Mandy: My advice to women out there who are interested in making flyfishing a part of their lifestyle or career is to know your stuff! With that being said, find a fly shop with staff that will acknowledge and accept you as well as take time to help enhance your fly fishing game. When you surround yourself with skilled and professional anglers, gaining helpful knowledge comes easy.
Stay humble, listen, and spend as much time on the water as possible, keep a journal in your fly pack, and remember; showing too much skin leads to skin damage…and attracts creeps.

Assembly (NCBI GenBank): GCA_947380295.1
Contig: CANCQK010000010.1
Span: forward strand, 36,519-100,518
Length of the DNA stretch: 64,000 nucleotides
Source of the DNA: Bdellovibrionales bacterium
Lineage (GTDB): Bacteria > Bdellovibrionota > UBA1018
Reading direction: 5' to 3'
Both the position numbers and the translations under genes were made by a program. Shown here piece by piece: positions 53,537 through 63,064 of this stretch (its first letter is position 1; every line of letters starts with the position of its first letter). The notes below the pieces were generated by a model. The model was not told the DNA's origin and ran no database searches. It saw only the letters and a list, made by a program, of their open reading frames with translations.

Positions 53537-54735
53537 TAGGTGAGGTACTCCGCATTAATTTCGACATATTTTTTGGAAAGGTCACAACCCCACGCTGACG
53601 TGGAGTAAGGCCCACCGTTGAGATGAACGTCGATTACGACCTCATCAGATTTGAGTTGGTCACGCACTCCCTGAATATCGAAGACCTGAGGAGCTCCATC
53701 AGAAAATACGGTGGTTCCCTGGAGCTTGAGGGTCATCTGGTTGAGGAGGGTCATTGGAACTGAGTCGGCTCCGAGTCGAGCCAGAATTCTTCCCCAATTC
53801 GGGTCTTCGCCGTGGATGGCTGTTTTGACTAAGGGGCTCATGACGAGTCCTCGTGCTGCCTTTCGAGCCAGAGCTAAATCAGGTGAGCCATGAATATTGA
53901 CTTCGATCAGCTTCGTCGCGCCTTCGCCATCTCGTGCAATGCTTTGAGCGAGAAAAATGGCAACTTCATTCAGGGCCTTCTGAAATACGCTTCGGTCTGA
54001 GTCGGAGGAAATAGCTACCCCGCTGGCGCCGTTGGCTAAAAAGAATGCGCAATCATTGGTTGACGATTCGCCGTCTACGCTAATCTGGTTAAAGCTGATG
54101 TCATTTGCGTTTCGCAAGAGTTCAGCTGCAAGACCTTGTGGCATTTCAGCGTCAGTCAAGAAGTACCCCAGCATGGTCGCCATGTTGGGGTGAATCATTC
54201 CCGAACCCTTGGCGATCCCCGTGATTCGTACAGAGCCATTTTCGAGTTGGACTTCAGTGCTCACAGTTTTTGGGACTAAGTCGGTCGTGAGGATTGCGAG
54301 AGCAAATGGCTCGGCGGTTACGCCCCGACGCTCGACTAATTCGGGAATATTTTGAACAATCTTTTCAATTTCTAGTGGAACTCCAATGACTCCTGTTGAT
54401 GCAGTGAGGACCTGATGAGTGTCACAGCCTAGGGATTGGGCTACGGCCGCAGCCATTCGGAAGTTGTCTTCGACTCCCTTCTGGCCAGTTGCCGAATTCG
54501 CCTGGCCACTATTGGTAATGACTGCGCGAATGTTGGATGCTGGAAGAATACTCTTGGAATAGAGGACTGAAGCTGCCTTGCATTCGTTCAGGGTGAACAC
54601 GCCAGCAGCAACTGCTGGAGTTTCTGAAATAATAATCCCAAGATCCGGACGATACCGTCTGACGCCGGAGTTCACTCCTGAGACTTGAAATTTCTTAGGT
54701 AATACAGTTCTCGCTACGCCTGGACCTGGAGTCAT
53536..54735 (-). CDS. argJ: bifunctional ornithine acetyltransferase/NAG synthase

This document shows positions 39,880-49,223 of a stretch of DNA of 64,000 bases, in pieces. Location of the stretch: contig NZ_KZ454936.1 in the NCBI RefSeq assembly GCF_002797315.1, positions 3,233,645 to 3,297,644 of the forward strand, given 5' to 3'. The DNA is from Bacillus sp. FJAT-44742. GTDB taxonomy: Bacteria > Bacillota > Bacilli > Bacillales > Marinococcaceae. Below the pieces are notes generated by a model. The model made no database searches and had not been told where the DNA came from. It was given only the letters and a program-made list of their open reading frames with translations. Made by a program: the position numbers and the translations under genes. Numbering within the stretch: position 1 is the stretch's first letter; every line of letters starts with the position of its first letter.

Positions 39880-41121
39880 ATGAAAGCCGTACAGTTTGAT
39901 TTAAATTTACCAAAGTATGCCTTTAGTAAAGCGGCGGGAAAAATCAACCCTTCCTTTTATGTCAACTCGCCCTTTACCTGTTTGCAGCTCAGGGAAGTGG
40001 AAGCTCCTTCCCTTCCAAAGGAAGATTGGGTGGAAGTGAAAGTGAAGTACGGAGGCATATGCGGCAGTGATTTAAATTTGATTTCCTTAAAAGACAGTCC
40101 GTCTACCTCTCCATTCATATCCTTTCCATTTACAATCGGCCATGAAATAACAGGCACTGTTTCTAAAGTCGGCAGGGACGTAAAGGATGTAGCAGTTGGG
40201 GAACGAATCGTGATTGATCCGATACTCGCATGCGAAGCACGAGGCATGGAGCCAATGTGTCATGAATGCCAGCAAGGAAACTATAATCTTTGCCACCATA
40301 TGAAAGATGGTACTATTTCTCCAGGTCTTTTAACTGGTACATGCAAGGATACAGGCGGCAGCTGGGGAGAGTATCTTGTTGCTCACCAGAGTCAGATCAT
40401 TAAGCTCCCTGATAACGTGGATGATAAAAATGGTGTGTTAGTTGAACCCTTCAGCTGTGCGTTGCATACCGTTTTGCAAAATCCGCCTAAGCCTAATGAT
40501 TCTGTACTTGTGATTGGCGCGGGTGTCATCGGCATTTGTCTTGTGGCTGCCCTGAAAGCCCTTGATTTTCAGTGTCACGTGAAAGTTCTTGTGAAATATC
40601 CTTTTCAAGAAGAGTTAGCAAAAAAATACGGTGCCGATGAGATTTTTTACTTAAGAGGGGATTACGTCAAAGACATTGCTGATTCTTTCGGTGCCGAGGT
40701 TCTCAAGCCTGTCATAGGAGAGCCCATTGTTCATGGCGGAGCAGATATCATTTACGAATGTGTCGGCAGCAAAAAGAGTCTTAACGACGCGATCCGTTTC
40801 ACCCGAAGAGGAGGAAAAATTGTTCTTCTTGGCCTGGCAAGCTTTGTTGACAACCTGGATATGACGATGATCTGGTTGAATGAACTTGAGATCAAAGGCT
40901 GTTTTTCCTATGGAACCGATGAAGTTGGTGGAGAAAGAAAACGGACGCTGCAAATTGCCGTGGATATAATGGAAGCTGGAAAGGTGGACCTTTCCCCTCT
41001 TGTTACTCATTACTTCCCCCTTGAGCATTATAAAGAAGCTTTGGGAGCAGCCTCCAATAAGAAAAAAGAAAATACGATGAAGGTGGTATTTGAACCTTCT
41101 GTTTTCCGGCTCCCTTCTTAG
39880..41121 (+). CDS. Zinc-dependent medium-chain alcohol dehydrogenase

Casey: If someone were to want some art or take a trip with you, what is the best method of contact?
Cover Photo Credit: Rick Lohre
Check out the other artist’s spotlight’s from Casey Anderson: